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Automatic Jigging Machines

Commercial fishing is, well, commercial, and commercial fishermen constantly seek any advantages that will provide more fish per hour or dollar expended. One way for commercial hook and line fishermen to add “labor” without adding salaries is to “hire” automatic jigging machines.


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Fish caught individually this way also may be worth more on the market, as they are not dragged around and damaged as in some net fisheries. Automatic jigging machines also are environmentally friendly because little bycatch is killed, as occurs in so many other commercial fisheries, where the wrong fish also are caught and injured in the process.

What are Automatic Jigging Machines

These electrically or hydraulically powered machines have strong line wound on large-spool reels, which are mounted on short, stout rods.

Unlike traditional handlines, best fished one line per fisherman, an operator can work three jigging machines at once.

In Iceland, forty-foot double-ended Norwegian high-sided trawlers have been outfitted with automatic jigging machines spaced three feet apart.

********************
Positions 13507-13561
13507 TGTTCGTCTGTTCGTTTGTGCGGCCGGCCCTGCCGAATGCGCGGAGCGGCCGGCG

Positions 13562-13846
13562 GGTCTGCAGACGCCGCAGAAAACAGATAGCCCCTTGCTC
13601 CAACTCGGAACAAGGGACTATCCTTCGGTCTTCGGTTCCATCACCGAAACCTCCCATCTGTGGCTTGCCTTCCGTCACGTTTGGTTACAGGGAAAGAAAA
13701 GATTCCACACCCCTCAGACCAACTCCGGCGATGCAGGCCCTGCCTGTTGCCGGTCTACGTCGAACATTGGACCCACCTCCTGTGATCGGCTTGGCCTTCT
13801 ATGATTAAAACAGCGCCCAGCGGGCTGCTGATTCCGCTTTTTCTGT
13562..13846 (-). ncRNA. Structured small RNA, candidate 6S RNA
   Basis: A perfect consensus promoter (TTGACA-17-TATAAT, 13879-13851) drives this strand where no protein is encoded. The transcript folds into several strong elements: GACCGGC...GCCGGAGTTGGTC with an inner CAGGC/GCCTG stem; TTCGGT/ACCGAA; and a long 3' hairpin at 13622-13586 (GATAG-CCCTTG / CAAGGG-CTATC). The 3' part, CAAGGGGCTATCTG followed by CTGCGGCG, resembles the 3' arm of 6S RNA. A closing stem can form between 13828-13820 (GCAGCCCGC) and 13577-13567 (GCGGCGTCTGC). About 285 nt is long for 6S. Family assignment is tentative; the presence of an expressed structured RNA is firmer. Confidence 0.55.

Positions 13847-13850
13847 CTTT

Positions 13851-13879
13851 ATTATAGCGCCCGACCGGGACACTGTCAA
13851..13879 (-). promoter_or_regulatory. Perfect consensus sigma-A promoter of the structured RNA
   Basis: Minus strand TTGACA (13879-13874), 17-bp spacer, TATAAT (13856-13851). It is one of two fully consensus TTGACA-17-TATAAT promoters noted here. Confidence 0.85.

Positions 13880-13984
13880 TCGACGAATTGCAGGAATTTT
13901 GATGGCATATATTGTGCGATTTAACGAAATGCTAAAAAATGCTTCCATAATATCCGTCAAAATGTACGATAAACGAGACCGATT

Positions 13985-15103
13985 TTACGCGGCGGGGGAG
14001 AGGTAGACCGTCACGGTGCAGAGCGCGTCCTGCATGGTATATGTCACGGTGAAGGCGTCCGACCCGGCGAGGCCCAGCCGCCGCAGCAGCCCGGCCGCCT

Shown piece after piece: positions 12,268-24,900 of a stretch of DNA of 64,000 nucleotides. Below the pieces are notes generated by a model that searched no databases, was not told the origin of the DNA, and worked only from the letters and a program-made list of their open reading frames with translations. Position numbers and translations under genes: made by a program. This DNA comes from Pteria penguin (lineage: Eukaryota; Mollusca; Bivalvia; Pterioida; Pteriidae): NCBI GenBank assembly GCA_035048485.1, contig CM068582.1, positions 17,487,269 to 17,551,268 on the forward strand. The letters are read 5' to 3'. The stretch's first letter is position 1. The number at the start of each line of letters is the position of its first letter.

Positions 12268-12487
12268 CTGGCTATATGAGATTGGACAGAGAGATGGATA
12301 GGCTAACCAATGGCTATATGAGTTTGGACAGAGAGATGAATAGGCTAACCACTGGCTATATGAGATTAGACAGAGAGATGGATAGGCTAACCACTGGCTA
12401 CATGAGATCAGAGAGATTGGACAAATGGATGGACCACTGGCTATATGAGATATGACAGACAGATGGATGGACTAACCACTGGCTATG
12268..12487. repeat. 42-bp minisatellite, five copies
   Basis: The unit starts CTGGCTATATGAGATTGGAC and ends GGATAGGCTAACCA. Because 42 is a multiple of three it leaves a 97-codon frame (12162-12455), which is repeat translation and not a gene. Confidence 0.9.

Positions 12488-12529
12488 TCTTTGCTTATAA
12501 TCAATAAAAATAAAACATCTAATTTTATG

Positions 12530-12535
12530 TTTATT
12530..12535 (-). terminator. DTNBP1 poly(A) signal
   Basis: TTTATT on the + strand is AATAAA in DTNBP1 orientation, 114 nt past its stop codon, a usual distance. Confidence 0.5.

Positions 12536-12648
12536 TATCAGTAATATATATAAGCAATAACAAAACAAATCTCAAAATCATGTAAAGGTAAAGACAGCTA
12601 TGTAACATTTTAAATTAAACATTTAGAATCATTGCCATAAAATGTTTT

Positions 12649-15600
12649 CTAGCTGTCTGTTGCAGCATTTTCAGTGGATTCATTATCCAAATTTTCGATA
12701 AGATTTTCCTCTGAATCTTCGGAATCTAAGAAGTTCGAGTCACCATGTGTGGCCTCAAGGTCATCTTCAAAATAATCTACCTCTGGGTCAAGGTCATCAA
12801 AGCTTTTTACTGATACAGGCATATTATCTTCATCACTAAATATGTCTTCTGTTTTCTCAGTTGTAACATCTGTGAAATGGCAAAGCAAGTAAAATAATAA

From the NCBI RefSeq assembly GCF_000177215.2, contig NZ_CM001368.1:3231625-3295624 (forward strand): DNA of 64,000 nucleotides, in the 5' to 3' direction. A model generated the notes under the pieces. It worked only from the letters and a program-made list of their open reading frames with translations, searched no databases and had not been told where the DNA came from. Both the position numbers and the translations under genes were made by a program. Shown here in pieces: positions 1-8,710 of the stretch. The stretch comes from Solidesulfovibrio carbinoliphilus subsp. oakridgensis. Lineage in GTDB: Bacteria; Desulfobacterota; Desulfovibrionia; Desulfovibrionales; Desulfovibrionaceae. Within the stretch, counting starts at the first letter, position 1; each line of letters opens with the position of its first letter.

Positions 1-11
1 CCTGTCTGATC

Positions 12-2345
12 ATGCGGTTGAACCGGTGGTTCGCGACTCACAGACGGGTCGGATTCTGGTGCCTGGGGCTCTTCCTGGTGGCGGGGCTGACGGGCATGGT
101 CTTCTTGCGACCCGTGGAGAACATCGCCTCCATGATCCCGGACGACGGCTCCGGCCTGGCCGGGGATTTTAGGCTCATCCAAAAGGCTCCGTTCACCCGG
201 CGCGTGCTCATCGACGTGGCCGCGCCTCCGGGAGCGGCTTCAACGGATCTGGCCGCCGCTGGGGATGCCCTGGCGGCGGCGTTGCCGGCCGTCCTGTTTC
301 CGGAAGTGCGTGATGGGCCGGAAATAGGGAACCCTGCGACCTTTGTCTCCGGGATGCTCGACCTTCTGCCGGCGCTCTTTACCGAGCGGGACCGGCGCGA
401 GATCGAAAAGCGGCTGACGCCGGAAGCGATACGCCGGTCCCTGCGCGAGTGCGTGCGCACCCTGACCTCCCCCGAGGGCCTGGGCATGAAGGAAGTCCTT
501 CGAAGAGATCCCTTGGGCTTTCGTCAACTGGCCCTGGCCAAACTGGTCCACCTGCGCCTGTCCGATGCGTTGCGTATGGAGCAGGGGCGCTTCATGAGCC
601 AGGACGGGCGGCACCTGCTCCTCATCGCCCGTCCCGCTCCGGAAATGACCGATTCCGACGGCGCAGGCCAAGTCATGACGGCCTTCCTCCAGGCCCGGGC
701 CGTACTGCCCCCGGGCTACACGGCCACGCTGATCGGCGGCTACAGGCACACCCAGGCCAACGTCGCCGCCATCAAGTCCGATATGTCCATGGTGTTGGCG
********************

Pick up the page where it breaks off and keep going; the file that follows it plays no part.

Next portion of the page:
When a jigging machine’s line hits bottom, it goes slack and then is lifted about two feet. When it loads up with hooked fish that exceed a certain threshold of tension, the machine automatically hauls them up.



In a test comparison in Alaska between a single automatic jigging machine and a standard halibut longline, the jigging machine generated more raw poundage of fish, although the longline produced more marketable poundage.

The jigging machine caught Lingcod, Pollock, Pacific Cod, and four kinds of rockfish. When it fished six lures simultaneously, it harvested fish at the impressive rate of eleven hundred pounds per hour, even though about half the time was lost in repositioning the boat over productive bottom.

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